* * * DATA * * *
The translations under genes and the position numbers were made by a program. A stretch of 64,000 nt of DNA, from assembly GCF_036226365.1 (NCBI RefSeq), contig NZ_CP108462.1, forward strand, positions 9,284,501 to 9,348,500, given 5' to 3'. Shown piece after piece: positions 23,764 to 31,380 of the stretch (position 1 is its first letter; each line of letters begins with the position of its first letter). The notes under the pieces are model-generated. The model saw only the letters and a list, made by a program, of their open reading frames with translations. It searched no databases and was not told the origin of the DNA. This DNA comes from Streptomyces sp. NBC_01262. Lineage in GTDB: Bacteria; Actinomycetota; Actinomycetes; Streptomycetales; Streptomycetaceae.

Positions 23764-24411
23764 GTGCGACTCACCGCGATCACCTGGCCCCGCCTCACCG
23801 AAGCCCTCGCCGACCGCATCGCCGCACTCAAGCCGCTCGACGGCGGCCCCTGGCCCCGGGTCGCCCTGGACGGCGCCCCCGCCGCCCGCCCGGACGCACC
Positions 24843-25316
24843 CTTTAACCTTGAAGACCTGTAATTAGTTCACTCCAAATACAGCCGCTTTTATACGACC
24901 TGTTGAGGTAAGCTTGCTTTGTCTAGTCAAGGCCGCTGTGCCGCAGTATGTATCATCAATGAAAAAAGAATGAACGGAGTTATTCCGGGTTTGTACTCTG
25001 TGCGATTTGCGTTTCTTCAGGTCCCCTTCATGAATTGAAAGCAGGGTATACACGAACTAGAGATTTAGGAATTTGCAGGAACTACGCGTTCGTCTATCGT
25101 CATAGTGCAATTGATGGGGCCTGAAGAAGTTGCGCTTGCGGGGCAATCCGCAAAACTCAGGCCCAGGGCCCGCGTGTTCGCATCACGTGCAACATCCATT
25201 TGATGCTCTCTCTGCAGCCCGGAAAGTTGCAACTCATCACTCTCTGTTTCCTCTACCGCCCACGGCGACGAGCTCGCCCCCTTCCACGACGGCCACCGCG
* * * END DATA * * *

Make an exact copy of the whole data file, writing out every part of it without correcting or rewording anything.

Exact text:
The translations under genes and the position numbers were made by a program. A stretch of 64,000 nt of DNA, from assembly GCF_036226365.1 (NCBI RefSeq), contig NZ_CP108462.1, forward strand, positions 9,284,501 to 9,348,500, given 5' to 3'. Shown piece after piece: positions 23,764 to 31,380 of the stretch (position 1 is its first letter; each line of letters begins with the position of its first letter). The notes under the pieces are model-generated. The model saw only the letters and a list, made by a program, of their open reading frames with translations. It searched no databases and was not told the origin of the DNA. This DNA comes from Streptomyces sp. NBC_01262. Lineage in GTDB: Bacteria; Actinomycetota; Actinomycetes; Streptomycetales; Streptomycetaceae.

Positions 23764-24411
23764 GTGCGACTCACCGCGATCACCTGGCCCCGCCTCACCG
23801 AAGCCCTCGCCGACCGCATCGCCGCACTCAAGCCGCTCGACGGCGGCCCCTGGCCCCGGGTCGCCCTGGACGGCGCCCCCGCCGCCCGCCCGGACGCACC
Positions 24843-25316
24843 CTTTAACCTTGAAGACCTGTAATTAGTTCACTCCAAATACAGCCGCTTTTATACGACC
24901 TGTTGAGGTAAGCTTGCTTTGTCTAGTCAAGGCCGCTGTGCCGCAGTATGTATCATCAATGAAAAAAGAATGAACGGAGTTATTCCGGGTTTGTACTCTG
25001 TGCGATTTGCGTTTCTTCAGGTCCCCTTCATGAATTGAAAGCAGGGTATACACGAACTAGAGATTTAGGAATTTGCAGGAACTACGCGTTCGTCTATCGT
25101 CATAGTGCAATTGATGGGGCCTGAAGAAGTTGCGCTTGCGGGGCAATCCGCAAAACTCAGGCCCAGGGCCCGCGTGTTCGCATCACGTGCAACATCCATT
25201 TGATGCTCTCTCTGCAGCCCGGAAAGTTGCAACTCATCACTCTCTGTTTCCTCTACCGCCCACGGCGACGAGCTCGCCCCCTTCCACGACGGCCACCGCG